Bangor Grounds Himself Before Going On-Stage
Daily Zero Draft — at least 300 words in 15 minutes with no edits
Bangor bowed his head behind the curtain as the crowd chanted his name. He wasn’t due on stage for five more minutes but his manager called him out early.
“They’ve been working themselves up — you gotta get out there before they tear this place apart!”
“Alright, just give me another minute.”
He hoped that would be enough to calm the shakes that often came over him before a performance. He’d learned to control them better over the years but they still came on strong in moments like this. If he didn’t take a few minutes to ground himself he would lose all control. And at this point in his career, and in his 428th day of sobriety, self control was absolutely necessary. There would be no tomorrow that he would be able to remember if he didn’t maintain control.
It was almost three years ago when he last fell away. The six month fog had costed him another band, another album deal, sixteen tour stops cancelled, lost sponsorships, and, most importantly, his relationship with his estranged son. He had worked so hard to pull it back together before the crash. Now he couldn’t get a reply no matter how many times he emailed his son.
“This is not for them.” he told himself trying to steady the quaking ribs and stomach.
“This is not for me.” There was a five second delay before the next tremor shook through his midsection.
“This performance is not about you or your music or your fame or your legacy.”
The familiar reminders washed over him like a beach that was hit by a storm returning to its normal patterns after the storm passes over. Calming. Centering.
“You are here for a higher purpose. Your music doesn’t serve you. Your music serves someone far greater than you and a purpose much higher than yours.”
After years and years of excesses and arrogance he needed to remind himself daily of these truths. He had learned the hard way that serving himself was the most empty way to live. It had almost destroyed him. He was extremely fortunate to still have a chance to play before this crowd after all that he had done to himself. Many musicians never get this chance twice, let alone five times.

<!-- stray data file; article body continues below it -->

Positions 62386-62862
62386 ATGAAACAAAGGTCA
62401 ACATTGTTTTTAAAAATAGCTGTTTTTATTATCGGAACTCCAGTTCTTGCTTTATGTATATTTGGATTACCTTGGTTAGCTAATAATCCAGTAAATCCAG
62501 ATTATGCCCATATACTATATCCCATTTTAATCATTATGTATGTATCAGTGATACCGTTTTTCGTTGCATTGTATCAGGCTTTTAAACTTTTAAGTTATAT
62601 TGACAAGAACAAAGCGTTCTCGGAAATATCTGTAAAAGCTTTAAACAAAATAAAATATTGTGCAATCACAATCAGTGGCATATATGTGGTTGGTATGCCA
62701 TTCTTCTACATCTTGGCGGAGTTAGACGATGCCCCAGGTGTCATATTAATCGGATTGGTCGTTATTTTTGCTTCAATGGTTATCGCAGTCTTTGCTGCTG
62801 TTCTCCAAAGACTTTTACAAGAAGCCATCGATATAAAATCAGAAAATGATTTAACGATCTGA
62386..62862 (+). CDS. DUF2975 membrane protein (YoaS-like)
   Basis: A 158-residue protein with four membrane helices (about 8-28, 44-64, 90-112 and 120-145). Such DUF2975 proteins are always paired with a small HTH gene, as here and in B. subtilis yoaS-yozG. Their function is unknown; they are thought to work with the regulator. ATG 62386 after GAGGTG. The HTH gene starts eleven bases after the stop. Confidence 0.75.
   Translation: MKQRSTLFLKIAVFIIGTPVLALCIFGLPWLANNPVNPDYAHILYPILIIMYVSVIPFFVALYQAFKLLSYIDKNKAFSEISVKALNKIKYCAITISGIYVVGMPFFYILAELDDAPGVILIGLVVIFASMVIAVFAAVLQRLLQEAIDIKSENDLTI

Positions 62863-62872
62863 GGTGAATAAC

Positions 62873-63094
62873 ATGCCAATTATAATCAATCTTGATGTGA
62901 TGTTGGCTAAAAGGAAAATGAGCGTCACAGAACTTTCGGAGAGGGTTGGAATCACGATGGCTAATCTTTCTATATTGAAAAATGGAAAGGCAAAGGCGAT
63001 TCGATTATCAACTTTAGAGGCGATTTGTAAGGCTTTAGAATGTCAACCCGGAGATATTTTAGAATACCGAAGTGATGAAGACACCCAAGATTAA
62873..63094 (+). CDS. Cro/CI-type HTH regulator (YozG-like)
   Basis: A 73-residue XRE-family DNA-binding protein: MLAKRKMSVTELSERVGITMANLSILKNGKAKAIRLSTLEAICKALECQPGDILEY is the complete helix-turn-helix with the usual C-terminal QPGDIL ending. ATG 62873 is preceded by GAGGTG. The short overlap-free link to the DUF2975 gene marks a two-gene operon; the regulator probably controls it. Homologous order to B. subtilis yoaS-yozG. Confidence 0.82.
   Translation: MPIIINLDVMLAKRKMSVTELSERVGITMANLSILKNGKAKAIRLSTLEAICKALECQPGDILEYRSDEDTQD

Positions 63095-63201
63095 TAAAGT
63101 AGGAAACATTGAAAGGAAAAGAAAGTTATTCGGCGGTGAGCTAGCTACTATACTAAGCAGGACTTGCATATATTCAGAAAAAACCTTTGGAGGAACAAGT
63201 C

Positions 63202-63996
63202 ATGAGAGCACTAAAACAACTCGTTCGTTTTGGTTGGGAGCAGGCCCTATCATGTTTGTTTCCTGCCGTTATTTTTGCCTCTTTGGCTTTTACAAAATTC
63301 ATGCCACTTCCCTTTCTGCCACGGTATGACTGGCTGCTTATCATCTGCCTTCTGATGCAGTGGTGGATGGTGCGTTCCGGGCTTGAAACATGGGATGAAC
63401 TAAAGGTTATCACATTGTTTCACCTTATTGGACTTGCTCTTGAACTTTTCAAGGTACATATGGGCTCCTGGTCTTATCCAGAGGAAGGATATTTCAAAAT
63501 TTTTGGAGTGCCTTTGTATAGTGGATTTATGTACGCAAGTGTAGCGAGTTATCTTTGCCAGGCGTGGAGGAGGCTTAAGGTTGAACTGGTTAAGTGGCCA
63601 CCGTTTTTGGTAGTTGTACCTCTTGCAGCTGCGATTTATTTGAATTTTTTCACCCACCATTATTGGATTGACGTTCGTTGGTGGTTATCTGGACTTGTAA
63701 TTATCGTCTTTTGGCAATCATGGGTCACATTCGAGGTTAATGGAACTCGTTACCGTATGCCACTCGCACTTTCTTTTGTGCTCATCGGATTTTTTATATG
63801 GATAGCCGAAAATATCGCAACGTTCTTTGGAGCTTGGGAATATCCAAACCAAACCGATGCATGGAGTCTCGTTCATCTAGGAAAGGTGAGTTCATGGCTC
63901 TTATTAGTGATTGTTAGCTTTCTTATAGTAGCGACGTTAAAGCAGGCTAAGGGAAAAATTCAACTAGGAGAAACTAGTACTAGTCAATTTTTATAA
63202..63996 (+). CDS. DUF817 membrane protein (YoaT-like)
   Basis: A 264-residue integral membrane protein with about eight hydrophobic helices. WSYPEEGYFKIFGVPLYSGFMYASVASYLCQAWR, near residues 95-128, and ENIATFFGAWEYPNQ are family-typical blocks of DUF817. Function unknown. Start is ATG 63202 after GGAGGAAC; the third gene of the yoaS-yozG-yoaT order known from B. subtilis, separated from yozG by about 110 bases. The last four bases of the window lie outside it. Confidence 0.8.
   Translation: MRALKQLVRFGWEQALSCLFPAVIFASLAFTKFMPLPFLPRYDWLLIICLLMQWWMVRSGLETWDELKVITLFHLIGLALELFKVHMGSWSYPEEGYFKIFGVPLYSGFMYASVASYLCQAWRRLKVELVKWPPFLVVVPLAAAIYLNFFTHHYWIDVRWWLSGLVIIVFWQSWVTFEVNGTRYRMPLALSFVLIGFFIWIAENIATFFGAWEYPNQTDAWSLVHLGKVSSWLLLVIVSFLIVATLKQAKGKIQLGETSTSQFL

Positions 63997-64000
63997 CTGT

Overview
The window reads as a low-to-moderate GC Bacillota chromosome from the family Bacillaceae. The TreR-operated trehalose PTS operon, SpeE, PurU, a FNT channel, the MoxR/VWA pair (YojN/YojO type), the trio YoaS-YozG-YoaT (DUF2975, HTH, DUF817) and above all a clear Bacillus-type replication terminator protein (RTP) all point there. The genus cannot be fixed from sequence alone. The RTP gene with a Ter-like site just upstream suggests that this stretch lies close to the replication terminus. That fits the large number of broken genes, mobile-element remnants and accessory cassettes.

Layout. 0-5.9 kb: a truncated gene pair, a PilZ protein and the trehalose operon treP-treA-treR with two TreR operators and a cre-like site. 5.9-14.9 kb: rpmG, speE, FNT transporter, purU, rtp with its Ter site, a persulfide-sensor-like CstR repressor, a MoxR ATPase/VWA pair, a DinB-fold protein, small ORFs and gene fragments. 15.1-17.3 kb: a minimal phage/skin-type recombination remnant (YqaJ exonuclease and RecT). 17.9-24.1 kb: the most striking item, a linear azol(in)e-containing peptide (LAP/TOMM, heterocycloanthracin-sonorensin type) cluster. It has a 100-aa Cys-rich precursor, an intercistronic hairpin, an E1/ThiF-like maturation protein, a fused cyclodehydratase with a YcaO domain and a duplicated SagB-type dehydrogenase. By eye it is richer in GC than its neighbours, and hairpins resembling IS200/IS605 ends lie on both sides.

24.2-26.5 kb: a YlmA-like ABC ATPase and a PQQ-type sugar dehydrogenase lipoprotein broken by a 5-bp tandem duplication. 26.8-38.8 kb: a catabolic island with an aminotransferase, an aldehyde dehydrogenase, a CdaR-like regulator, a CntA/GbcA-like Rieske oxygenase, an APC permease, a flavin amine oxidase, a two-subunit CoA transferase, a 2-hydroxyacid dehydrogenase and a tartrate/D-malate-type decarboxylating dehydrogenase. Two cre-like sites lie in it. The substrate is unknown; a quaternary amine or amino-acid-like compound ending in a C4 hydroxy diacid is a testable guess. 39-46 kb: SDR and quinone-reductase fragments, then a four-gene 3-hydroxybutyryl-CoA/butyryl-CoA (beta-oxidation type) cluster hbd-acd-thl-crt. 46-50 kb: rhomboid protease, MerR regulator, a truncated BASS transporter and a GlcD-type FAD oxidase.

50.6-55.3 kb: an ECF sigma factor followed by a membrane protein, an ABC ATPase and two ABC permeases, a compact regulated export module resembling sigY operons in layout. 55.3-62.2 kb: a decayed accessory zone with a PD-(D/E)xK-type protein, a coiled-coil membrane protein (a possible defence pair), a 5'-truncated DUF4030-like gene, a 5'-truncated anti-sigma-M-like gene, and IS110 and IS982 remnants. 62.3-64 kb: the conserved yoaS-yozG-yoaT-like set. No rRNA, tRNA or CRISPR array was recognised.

“When they see and hear you play they will be taken to the same place you’ve been. You are not the end but simply a messenger to point the way.”
Even if it wasn’t all true he chose to believe it. And it worked every single time. He had been able to channel the emotion and nervous energy after the fall to a greater purpose. He had discovered the teachings of Jesus Christ. The humility and service that Jesus lived was the most powerful example Bangor had ever encountered. He was absolutely convinced that living for himself was the quickest way to self destruct again. But living for Jesus had given his talents a greater purpose. He couldn’t wait to write the check for this show out to the various charities he had come to know and love over the past 18 months.
As peace flooded his quaking body, he took a deep breath, bowed his head low and pushed through the curtains with one finger held high.
The crowd erupted.
He never heard them cheering for him. He only heard their shouts and applause as directed toward the One who had restored him. With every note he deflected their gaze to his new Master. He felt hidden in the light and it was the most peace he’d ever felt.